Everyone raves about the Christian message of Les Mis. And there are clearly some very beautiful moments of grace. Of course the abbot purchasing Jean Valjean freeing him from going back to prison, Jean Valjean confessing they have the wrong man in front of a crucifix. Yes, grace is clear and presented. Of that there is no doubt. But is it clearly a Protestant message? I don't think so. I still think this is a Roman Catholic message of grace and works. Now, I confess I have not read the book in ages, so I am only speaking of the movie. But the Valjean death scene where the dead are returning and conversing with him he sings a line about "did I do enough". They comfort him with the assurance that he will see heaven. And that is the problem. Jean Valjean was trying to earn his salvation and on his dying day he still does not know if his good works were enough to out weigh his bad ones. And the movie down plays his bad ones. Jean Valjean did steal bread. But it is portrayed as something the poor do because they have to do it. This is not how God's law operates. He stole. He also ignores Fantine when she needs someone to aid her. A sin he has to pay for. He was too worried about himself. In fact, he is worried about his lies unraveling. Another sin.
I could go on, but the point is that Jean Valjean is constantly asking himself what must he do, can he let someone else bear his punishment. Can he let Javert go? Can he save the boy? Should he? He makes the right choices, but not out of thankfulness for the salvation he has received, but in hopes of paying off his sin. At least that is how I saw it. Which led me to believe Javert had the appropriate response to a world where salvation was based on doing right. Javert killed himself because he knew he could not pay of his debt, and he realized he had debt for the first time.
So I am not gaga over Les Mis. Victor Hugo as a Roman Catholic, and I think it comes across in this movie. Sure, it is a better message than "Brokeback Mountain", but that is not the same as being a movie about true redemption. We do not earn anything. In a movie culture that is starved for a message of grace and forgiveness, let us not accept a Romanist version of it.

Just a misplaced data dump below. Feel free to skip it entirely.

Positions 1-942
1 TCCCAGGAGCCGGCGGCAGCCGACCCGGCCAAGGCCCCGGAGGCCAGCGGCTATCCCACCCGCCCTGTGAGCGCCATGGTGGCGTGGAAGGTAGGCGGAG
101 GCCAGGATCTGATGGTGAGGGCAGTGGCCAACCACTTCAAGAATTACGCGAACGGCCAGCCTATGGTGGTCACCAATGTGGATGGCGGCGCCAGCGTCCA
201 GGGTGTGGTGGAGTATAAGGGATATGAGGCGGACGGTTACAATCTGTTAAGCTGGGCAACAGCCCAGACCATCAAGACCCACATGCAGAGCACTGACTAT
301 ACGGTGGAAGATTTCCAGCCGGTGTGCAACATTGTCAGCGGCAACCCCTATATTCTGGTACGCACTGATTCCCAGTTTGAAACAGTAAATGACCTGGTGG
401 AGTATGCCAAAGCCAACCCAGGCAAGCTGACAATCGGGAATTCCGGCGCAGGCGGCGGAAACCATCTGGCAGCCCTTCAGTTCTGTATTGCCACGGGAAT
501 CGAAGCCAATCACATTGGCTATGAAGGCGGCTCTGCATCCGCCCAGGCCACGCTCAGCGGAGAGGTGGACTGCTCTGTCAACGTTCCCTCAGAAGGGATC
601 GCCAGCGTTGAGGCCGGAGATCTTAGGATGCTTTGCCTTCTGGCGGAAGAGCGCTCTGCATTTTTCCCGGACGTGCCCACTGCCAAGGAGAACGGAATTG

Go and enjoy the movie if you like singing that much, but do not forget the shortcoming of Catholicism while you watch it.
This year, 2013, is the 450th Anniversary of the Heidelberg Catechism. It was printed in January with the seal of Frederick III of the Palatinate, so this is the month to celebrate. I do intend to put some stuff up here about the catechism throughout the year, but let me encourage each and every one of you to read the Heidelberg. See how the Catechism again and again points to Jesus Christ. Over and over, it turns to the only comfort in life and in death . . . Jesus Christ.
Go read it now.
And yes, I do plan on posting more this year. I have decided that occasionally working things out by writing can be a helpful skill. One that I need to develop a bit more.
Posted by Lee at 12:19 AM
Wednesday, October 31, 2012
Today is a day that many will celebrate as Reformation Day. Now, I don't have problems with people and churches looking for days to remember and celebrate the Reformation. I want to be clear about that. In fact, the church I pastor often has a celebration, a joint service with the OPC church in town, and it is great.
But historically, is this the day the Reformed ought to be lifting up?
No, I think we have to say no. October 31st is the day that Martin Luther posted his 95 theses, so it is a nice and easy day to point and say here it begins. But, really the 31st is the day the Lutheran Church is born, and in reality that has little to do with the Reformed Church. In fact, the Lutherans hated the Reformed Church for centuries. Luther said we were of a different spirit, the Lutheran teamed up with the Romanists to try and kill us in the 30 Years War. Some of their ministers actually said we were worse than Islam.
Our Reformed forefathers always pointed to a different day . . . January 1st, 1519. This was the day that Zwingli proclaimed he would preach straight through the book of Matthew throwing out the Lectionary. The 100th Anniversary was celebrated at the Synod of Dort on January 1, 1619. The RCUS Directory of worship suggests that churches may keep several days if they wish, and one of those days is January 1. Now, I have always assumed it was because of the New Year, but it may actually be because it is the anniversary of our Reformation. Hard to say.
In the end, the point is remembering October 31st only points to the Lutheran Church, and it is very different than the Reformed Church. Very different indeed. Remember this in a few years when people want to celebrate 500 years of the Reformation in 2017. That celebration has to be focused on Luther. The day we want is January 1, 2019. That way we can focus on the Reformed Church.
Posted by Lee at 1:20 PM
Wednesday, September 05, 2012